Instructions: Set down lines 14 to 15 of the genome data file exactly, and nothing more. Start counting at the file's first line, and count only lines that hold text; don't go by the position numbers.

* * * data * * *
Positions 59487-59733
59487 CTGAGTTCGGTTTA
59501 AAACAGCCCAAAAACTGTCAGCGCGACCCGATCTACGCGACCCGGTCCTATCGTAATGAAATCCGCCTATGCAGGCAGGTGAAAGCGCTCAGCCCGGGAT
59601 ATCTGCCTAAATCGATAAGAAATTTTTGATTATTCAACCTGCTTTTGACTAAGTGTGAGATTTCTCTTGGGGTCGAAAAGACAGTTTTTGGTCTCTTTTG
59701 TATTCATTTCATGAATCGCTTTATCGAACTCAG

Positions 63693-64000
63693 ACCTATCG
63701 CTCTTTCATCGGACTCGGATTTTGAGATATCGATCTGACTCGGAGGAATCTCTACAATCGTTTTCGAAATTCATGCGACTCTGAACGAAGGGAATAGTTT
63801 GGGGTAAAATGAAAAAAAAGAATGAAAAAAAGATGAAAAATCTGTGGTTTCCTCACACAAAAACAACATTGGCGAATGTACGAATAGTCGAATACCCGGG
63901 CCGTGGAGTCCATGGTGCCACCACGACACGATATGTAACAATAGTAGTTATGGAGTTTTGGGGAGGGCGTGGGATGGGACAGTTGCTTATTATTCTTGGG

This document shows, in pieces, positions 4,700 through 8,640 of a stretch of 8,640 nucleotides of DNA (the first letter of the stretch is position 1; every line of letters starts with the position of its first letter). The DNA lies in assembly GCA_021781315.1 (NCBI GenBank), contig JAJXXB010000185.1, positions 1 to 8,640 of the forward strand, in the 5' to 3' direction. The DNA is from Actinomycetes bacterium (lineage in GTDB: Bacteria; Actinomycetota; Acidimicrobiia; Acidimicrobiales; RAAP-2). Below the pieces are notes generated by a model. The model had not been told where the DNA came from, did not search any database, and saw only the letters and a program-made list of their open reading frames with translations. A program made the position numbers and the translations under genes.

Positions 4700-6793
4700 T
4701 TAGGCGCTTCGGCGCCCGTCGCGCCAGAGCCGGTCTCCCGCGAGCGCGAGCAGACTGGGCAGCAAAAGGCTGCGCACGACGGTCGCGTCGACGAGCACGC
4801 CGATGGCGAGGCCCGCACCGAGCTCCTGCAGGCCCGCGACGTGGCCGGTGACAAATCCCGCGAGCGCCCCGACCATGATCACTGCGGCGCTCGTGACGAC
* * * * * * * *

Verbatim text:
4701 TAGGCGCTTCGGCGCCCGTCGCGCCAGAGCCGGTCTCCCGCGAGCGCGAGCAGACTGGGCAGCAAAAGGCTGCGCACGACGGTCGCGTCGACGAGCACGC
4801 CGATGGCGAGGCCCGCACCGAGCTCCTGCAGGCCCGCGACGTGGCCGGTGACAAATCCCGCGAGCGCCCCGACCATGATCACTGCGGCGCTCGTGACGAC